The following day, the situation deteriorated significantly when the German XLI Motorised Corps crossed the Yugoslav–Romanian border into the Yugoslav Banat and struck the 6th Army, halting its withdrawal and disrupting its ability to organise a coherent defence behind the Danube.[9] Also on 10 April, the main thrust of the XLVI Motorised Corps of the 2nd Army, consisting of the 8th Panzer Division leading the 16th Motorised Infantry Division, crossed the Drava at Barcs in the 4th Army sector. The 8th Panzer Division turned southeast between the Drava and Sava rivers, and meeting almost no resistance and with strong air support, reached the left flank of the 2nd Army at Slatina by evening, despite poor roads and bad weather.[10]

Later that day, as the situation was becoming increasingly desperate throughout the country, Dušan Simović, who was both the Prime Minister and Yugoslav Chief of the General Staff, broadcast the following message:[10]

All troops must engage the enemy wherever encountered and with every means at their disposal. Don't wait for direct orders from above, but act on your own and be guided by your judgement, initiative, and conscience.

— Dušan Simović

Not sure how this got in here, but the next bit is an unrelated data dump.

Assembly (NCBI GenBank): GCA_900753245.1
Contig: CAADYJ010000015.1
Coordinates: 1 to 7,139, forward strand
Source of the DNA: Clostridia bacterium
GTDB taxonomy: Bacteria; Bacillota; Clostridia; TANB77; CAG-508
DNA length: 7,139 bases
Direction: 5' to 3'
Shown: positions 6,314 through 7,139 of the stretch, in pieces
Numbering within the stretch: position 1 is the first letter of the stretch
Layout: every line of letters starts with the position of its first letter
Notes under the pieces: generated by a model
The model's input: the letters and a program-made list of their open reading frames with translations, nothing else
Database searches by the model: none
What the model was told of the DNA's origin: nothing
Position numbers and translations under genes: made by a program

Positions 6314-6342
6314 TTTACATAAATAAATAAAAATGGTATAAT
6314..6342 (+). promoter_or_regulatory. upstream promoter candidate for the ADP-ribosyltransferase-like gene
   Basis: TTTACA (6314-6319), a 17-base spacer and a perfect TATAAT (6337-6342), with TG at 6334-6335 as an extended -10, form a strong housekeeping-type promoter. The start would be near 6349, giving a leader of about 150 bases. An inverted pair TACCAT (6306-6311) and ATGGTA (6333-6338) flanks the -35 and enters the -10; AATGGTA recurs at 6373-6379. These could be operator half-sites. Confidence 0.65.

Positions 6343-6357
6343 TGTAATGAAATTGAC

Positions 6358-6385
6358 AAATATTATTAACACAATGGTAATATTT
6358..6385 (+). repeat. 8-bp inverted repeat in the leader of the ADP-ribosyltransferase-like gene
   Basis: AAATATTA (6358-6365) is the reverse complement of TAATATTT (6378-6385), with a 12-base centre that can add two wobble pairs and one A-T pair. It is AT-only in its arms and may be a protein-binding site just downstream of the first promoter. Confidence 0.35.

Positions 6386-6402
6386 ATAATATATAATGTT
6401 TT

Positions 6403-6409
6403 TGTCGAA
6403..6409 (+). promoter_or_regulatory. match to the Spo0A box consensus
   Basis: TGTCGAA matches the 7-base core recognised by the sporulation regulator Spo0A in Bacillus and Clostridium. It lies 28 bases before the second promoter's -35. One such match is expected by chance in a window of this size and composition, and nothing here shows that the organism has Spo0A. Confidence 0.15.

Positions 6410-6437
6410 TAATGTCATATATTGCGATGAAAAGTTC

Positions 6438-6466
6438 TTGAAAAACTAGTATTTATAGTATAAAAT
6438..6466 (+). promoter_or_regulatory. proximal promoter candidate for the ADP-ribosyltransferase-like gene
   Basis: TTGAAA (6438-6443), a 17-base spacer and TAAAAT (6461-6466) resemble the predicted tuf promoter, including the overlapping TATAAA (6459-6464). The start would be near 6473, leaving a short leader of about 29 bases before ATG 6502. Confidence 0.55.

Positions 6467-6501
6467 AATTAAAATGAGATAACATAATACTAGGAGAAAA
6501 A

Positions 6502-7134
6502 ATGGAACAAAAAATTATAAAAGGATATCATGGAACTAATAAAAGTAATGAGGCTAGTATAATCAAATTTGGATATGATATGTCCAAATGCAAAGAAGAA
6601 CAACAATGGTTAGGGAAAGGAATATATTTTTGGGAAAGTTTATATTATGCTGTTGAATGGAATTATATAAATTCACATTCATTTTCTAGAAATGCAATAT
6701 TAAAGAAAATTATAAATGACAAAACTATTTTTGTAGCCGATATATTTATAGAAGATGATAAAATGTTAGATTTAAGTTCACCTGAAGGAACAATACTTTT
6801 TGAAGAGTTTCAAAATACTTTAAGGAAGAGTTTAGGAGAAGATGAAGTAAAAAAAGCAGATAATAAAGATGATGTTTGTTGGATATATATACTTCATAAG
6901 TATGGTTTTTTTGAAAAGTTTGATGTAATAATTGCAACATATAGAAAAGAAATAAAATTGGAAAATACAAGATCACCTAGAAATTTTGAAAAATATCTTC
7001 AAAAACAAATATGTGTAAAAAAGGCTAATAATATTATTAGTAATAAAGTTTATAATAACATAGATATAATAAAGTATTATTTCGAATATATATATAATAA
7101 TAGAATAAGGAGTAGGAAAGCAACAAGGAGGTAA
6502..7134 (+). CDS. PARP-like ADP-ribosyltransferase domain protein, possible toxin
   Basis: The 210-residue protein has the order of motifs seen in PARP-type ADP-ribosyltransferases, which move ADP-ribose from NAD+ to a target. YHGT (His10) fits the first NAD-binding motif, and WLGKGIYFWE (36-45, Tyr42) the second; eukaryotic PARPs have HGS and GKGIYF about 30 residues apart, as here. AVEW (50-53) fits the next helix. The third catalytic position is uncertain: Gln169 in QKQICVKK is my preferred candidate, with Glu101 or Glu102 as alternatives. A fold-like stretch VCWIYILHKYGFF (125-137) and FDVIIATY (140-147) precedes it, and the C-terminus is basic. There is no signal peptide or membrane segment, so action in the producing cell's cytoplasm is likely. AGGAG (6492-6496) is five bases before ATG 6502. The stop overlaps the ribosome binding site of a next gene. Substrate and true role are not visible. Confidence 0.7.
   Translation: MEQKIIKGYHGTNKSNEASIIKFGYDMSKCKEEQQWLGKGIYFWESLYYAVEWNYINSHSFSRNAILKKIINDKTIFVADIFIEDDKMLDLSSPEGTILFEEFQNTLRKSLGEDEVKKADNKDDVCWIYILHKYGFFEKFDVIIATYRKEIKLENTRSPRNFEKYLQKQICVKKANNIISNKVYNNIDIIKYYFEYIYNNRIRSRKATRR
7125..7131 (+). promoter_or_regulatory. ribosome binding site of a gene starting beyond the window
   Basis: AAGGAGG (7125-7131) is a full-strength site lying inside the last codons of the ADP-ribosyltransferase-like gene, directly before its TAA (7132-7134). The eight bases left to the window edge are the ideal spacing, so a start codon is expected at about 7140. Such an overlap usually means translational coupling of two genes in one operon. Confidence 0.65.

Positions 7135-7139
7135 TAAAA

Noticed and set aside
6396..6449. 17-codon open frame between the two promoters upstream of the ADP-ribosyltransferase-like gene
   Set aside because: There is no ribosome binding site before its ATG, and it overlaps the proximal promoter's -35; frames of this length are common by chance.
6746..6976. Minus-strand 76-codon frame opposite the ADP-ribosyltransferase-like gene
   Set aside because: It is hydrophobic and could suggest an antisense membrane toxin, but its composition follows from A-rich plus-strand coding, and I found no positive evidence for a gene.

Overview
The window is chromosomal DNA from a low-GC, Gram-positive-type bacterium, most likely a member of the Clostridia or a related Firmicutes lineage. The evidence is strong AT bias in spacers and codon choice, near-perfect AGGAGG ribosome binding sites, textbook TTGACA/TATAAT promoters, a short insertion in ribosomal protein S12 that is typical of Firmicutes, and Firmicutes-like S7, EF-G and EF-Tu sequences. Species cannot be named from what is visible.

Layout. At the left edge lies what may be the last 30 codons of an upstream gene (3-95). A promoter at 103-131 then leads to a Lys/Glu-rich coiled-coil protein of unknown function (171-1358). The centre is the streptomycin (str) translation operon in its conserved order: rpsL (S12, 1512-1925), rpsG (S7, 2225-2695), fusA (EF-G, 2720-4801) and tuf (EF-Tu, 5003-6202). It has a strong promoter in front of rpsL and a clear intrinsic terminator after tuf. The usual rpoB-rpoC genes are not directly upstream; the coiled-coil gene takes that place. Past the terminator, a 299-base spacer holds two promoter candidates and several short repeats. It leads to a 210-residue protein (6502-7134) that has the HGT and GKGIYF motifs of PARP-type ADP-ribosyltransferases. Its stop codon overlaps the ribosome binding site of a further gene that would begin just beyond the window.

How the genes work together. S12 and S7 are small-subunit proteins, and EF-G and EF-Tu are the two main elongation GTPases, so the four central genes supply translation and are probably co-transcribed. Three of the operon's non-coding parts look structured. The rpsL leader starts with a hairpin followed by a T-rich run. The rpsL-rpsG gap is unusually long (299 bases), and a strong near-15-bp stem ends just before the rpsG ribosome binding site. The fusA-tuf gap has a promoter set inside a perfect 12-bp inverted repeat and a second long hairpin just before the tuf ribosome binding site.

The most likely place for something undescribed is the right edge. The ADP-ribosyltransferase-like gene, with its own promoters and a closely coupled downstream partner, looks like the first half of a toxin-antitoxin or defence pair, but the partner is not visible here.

The bulk of the 1st Army were able to cross the Danube and began to prepare defences, and the 2nd Army was able to evacuate Baranja and organise a defence of the left flank of the 2nd Army Group, now threatened by the 8th Panzer Division, but Croat reservists began to desert their units, significantly reducing the combat power of the 2nd Army. By the evening of 10 April, the 2nd Army Group was ordered to withdraw from these positions and form a defensive line behind the Sava from Debrc to the confluence with the Vrbas river, for which one or two days would be needed. On the night of 10/11 April, the whole 2nd Army Group continued its withdrawal, but units of the 2nd Army on the left flank of the 1st Army that included significant numbers of Croats began to dissolve due to the fifth column activities of the fascist Ustaše and their sympathisers.[11]

a black and white photograph of a two engined monoplane
Messerschmitt Bf 110s of Zerstörergeschwader 26 destroyed the air reconnaissance assets of the 2nd Army Group on their airfield at Bijeljina on 12 April